LGBT sports leagues challenge perceptions

Acceptance in mainstream sports is certainly moving in the right direction.

But don’t expect full integration of gay and straight recreational sporting leagues any time soon. Even as Americans become more open toward gay and lesbian athletes, the need for recreational gay and lesbian sports leagues continues.

Friendly fun

For some LGBT sports league participants, it’s all about the competition and the thrill of victory. For others, such leagues primarily provide a healthy way to socialize and make friends.

Anne Barr, head of the Decatur Women’s Sports League, says that most of the women who play in her league are looking for fun, not competition. The league has offered softball, basketball, badminton, volleyball, bowling and just launched a soccer league.

“The reason people play our league is that it’s a good alternative to bars,” Barr said. “It’s good exercise. It’s a great way to make friends and network.”

Though the Decatur Women’s Sports League, founded in 2007, is not specifically a league for lesbian amateur athletes, an overwhelming majority of its players are lesbian, Barr said.

“Since we’re 90 percent gay, it’s listed under a gay league but everyone is welcome,” Barr said. “We even have trans players. We have three trans players on one [softball] team.”

Besides a handful of trans players, Barr said that a few of the league’s players are straight. One of the league’s straight players wears a jersey with the name “Token” on the back.

“Their husbands usually don’t mind,” Barr joked.

The glue that holds the league together, Barr said, is the friendly environment where women can come together to socialize in healthy surroundings.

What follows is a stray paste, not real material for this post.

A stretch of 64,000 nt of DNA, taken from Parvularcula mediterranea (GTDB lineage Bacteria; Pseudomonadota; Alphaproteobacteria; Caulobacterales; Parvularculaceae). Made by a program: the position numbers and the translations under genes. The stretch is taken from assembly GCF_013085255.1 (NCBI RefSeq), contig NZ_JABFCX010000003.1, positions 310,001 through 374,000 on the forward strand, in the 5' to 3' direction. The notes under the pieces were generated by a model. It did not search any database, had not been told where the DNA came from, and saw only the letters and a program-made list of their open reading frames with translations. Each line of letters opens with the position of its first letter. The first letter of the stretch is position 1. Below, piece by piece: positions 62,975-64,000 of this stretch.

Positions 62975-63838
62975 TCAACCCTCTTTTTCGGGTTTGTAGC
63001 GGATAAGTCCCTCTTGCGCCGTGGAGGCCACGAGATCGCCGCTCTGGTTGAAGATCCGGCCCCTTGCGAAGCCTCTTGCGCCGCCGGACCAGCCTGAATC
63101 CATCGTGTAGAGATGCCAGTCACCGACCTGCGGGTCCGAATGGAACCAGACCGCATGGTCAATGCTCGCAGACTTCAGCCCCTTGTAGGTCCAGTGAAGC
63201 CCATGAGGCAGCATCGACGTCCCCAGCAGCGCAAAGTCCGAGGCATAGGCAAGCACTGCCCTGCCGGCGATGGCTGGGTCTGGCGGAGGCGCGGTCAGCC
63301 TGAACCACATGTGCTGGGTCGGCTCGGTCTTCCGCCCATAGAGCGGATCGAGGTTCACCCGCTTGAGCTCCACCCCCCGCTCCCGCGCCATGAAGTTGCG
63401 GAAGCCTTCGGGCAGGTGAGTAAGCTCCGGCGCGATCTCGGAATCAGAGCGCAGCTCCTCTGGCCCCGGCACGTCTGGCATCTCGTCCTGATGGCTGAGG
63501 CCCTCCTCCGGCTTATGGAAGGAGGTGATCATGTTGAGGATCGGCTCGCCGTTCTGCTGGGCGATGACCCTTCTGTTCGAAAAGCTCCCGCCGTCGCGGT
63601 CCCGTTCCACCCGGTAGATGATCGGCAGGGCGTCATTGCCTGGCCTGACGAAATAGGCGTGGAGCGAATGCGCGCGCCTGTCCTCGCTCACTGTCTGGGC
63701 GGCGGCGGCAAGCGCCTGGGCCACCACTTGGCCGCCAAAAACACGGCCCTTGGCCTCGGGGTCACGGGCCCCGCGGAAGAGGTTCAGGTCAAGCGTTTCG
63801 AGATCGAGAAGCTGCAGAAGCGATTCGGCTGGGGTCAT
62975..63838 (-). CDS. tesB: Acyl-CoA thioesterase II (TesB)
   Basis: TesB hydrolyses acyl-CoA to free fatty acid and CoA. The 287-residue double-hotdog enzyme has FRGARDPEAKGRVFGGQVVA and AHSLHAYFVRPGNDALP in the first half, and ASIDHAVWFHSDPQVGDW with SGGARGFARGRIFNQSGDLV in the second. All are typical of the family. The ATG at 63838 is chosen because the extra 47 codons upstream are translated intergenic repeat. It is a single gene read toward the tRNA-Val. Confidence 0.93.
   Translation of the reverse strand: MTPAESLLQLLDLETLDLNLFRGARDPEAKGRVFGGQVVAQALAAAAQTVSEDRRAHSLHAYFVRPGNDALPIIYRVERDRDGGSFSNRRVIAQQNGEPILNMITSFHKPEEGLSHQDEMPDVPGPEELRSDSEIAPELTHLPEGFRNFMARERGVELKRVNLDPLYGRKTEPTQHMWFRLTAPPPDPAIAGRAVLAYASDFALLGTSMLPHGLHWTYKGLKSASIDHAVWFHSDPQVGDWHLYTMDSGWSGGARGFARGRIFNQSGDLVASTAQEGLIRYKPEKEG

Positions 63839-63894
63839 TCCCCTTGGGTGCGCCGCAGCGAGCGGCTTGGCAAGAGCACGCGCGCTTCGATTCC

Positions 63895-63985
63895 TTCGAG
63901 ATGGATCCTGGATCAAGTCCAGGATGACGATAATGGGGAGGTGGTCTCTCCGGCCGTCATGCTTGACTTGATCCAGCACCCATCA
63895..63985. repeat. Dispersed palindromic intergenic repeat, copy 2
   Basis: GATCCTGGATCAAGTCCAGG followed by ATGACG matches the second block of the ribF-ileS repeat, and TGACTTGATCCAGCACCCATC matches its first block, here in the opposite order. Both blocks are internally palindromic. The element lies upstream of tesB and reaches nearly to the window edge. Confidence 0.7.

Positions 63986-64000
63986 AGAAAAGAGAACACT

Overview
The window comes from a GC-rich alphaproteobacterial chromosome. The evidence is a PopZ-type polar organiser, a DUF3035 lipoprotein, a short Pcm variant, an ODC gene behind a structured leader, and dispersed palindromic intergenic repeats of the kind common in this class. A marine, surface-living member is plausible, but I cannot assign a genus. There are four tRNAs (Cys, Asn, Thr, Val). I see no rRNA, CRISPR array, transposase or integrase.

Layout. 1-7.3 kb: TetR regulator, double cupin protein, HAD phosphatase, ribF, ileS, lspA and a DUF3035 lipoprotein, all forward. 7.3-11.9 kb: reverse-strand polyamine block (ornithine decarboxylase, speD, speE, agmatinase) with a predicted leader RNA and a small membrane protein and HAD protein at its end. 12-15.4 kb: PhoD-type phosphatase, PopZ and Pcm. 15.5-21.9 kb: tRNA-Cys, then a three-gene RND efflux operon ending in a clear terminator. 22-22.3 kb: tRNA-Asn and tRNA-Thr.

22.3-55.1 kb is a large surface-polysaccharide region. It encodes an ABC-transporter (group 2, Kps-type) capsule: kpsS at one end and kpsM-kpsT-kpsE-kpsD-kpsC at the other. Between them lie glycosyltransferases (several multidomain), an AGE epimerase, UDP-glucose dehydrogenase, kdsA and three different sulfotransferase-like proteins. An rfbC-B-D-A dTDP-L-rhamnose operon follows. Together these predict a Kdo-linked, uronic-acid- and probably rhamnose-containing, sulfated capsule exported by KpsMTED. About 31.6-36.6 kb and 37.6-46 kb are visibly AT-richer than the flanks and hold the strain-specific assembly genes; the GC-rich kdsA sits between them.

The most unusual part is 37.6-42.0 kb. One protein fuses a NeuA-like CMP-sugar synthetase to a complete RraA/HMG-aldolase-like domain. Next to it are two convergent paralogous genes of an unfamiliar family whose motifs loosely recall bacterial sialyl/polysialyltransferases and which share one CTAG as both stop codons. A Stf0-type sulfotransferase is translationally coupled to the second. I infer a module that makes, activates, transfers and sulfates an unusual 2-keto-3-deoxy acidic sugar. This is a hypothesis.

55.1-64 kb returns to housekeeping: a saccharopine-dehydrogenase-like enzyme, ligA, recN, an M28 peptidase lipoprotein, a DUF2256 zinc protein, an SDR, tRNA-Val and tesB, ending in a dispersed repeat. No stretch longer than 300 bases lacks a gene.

“These friends they make turn out to be lifelong buddies and we’ve even had a few marriages come out of the league. It’s wonderful to know that we have such a variety, so much talent and diversity out there,” she said.

The friendly nature of the league means that serious competitors might not find what they’re looking for from the DWSL.

“Instead of spending money on trophies, we spend money on charities and making sure everyone has a place to play,” Barr said.

To date, the Decatur Women’s Sports League has donated more than $70,000 to its primary beneficiary, the Health Initiative, formerly known as the Atlanta Lesbian Health Initiative.

Serious competition

The Hotlanta Softball League, which offers more competitive levels of play, follows the guidelines set by the North American Gay Amateur Athletic Alliance which allow three “straight” players per team.

In 2011, a federal judge ruled that a gay recreational sporting league was within its legal right to limit the number of heterosexual players on its teams following a claim from three bisexual men that they were kicked off of their softball team during the 2008 Gay Softball World Series.

The three men were later awarded trophies for their second place victory after a settlement was reached, but the rule they challenged is still the law of the gay softball land.